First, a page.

If you're still running on large, old and outdated hardware, you can easily double performance by moving to something more modern - all while reducing power and rackspace. If your workload remained the same (or very similar), you could thoretically replace multiple 4U servers with half as many 2U servers given the sort of performance/density improvements we saw here. And 2U boxes aren't even as dense as they get. If space/rack density is a concern, there are options in the 1U space or by going to blades.

Looking back at what we had almost 7 years ago makes me wonder about what the enterprise market will look like 5 - 7 years from now. Presumably we'd be able to deliver similar performance to what we have deployed today with a much smaller, even more power efficient platform (~10nm). There's a lot of talk of going to many smaller cores vs. the big beefy Xeon cores we have here. There's also the question of how much headway the ARM players will make into the enterprise space over the coming years. I suspect, at a minimum, we'll see substantially increased price pressure on Intel. AMD was headed in that direction prior to its recent struggles, but the ARM folks should be able to deliver once they navigate their own 64-bit transition.

This will be a very interesting post to revisit around 2017 - 2018, when our L5640s will be 7+ years old...

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  • JlHADJOE - Monday, March 18, 2013 - link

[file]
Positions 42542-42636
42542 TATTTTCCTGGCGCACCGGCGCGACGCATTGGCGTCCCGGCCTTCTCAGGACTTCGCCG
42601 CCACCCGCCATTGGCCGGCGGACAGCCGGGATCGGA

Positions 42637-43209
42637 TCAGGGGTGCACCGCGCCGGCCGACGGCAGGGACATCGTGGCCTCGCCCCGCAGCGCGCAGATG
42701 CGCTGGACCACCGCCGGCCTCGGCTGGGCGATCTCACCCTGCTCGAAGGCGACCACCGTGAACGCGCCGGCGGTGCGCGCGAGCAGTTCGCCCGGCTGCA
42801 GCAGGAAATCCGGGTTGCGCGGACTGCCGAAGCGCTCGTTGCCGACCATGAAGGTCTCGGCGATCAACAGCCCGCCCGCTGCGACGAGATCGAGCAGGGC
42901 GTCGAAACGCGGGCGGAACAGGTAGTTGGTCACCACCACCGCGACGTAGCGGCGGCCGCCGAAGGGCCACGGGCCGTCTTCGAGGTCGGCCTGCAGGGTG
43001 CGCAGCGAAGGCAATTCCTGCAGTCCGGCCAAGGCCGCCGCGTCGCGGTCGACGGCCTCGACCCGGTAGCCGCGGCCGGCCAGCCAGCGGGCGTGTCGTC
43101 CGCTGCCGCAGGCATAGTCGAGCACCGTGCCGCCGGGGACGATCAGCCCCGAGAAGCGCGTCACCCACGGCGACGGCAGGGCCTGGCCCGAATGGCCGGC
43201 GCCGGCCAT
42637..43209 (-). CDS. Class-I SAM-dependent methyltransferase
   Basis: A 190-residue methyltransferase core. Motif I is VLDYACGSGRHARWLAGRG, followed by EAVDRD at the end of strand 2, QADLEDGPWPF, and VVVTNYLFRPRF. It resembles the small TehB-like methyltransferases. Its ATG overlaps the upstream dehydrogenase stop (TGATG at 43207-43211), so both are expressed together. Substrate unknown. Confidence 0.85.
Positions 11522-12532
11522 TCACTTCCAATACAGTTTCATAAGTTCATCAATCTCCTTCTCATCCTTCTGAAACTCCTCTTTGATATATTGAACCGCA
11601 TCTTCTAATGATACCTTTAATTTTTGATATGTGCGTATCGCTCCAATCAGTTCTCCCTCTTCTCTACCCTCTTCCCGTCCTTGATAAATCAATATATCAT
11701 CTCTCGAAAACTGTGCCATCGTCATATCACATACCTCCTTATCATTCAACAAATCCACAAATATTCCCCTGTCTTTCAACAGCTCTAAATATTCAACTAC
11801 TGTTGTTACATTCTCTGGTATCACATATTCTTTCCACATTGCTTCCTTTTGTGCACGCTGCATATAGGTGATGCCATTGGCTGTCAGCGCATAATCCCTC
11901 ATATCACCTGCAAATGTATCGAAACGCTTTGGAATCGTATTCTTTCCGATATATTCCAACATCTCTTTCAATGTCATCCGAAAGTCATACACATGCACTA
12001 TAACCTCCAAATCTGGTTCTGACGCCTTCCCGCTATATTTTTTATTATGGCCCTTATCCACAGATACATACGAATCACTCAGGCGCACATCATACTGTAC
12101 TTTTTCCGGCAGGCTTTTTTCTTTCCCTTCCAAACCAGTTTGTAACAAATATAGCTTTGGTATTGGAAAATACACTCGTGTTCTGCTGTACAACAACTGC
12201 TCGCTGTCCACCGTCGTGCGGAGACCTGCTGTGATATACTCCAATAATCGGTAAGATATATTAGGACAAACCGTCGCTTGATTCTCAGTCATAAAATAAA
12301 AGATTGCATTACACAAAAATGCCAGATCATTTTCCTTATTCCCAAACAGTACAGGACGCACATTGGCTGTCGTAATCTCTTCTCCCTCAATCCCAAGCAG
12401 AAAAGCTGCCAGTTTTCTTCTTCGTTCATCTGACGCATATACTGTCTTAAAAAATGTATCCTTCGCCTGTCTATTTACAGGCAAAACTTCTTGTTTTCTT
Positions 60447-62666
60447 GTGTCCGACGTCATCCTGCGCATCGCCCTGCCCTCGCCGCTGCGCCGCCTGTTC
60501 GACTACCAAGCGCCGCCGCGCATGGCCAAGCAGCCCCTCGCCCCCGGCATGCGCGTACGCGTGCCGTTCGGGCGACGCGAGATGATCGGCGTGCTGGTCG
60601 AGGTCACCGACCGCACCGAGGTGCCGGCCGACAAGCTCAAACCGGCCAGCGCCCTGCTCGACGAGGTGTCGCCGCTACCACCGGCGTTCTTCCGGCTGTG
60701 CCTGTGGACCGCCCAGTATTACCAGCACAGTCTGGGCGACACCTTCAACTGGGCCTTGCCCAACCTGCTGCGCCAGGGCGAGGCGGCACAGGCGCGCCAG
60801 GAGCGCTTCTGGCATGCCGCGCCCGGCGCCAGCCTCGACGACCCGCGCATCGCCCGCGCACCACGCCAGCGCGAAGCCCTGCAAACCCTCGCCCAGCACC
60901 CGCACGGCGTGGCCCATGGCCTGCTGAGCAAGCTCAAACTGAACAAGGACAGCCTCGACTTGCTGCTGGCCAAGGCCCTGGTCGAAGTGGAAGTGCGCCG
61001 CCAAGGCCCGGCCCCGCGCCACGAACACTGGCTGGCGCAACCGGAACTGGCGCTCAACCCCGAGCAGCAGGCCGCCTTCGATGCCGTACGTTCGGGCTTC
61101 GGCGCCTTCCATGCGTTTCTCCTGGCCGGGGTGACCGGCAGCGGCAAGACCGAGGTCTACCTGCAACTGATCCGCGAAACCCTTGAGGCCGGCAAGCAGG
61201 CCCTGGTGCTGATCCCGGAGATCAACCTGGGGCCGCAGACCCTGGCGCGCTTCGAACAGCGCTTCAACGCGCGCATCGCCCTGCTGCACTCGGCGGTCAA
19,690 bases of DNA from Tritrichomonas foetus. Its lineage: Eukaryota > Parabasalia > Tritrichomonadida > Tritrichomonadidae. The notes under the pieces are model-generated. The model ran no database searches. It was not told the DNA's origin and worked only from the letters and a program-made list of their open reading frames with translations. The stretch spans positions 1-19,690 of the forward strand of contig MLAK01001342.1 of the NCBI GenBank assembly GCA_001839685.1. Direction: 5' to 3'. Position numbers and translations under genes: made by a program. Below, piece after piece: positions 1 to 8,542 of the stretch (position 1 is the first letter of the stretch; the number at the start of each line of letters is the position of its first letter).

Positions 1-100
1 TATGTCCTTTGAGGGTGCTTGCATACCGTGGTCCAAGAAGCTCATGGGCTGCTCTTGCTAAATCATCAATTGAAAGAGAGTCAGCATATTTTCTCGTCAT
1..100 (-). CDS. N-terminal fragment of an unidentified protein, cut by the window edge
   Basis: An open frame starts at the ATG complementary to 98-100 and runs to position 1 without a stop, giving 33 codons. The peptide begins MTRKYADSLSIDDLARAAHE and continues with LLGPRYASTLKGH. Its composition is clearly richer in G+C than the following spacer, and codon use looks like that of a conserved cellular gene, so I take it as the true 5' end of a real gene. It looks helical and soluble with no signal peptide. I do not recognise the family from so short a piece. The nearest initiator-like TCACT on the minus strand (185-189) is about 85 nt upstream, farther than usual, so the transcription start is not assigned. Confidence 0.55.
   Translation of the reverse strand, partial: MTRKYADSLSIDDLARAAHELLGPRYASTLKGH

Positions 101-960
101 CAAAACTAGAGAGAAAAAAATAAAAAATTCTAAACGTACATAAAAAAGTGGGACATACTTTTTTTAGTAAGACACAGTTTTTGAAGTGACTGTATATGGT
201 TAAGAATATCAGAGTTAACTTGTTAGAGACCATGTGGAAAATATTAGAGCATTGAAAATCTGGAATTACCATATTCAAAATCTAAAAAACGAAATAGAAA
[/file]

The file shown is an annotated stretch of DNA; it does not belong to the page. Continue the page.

Whoa dude! I didn't even know PCIe 4.0 already launched! Reply
  • Casper42 - Monday, March 18, 2013 - link

    Doh! Reply
  • jasonelmore - Monday, March 18, 2013 - link

    You gotta remember that these CPU's are most likely donated for free. So i'm guessing that's why they went intel. Plus intel is badass where amd is not. Reply
  • tribunal88 - Friday, March 15, 2013 - link

    Is there a particular reason you went with Intel over AMD this time around? Reply
  • MartinT - Friday, March 15, 2013 - link

    I'm guessing

    - performance
    - performance/Watt

    and, often overlooked:

    - pretty good chance Intel's going to be around for the five years these servers are supposed to run.
    Reply
  • JlHADJOE - Monday, March 18, 2013 - link

    Simple. Intel's better than AMD today.

    In 2005, pre-Core2 AMD was the best, so they bought AMD. These days Intel is the best, so they bought Intel.
    Reply
  • Emulex - Friday, March 22, 2013 - link

    DL585 G7 with 4 sockets can have 4 pci-e bus. A dl380 G7 has 1 pci-e bus to share. The DL360p gen8 has one bus whilst the DL380p gen8 has two pci-e 3.0 bus.

    Choices made here can have huge impact on the i/o subsystem when using 10/40gb networking and multiple raid cards. It is very much possible that an older quad-cpu system with 4 bus can outgun dual socket system with a single bus.

    Some food for thought.
    Reply
  • MrSpadge - Friday, March 15, 2013 - link

    Where did you get that special edition of the Xeons with just 2 memory channels? ;) Reply
  • Death666Angel - Friday, March 15, 2013 - link

    "Although die area has gone up a bit, you get 3x the number of cores, a lot more cache and much more memory bandwidth."
    And that is not taking into account all the features that went from the north- and south-bridge and other chips on the mainboard onto the CPU die. :D Incredible.
    Reply
  • Casper42 - Friday, March 15, 2013 - link

    Like what? AMD put the memory controller into the CPU Die back in 2006 so the "old machine" has roughly the same architecture that the new machine has because the Westmere based L5640 does not have PCIe controllers inside just like the old AMD Opteron 880. You need at least Sandy Bridge Xeons for that particular feature. Reply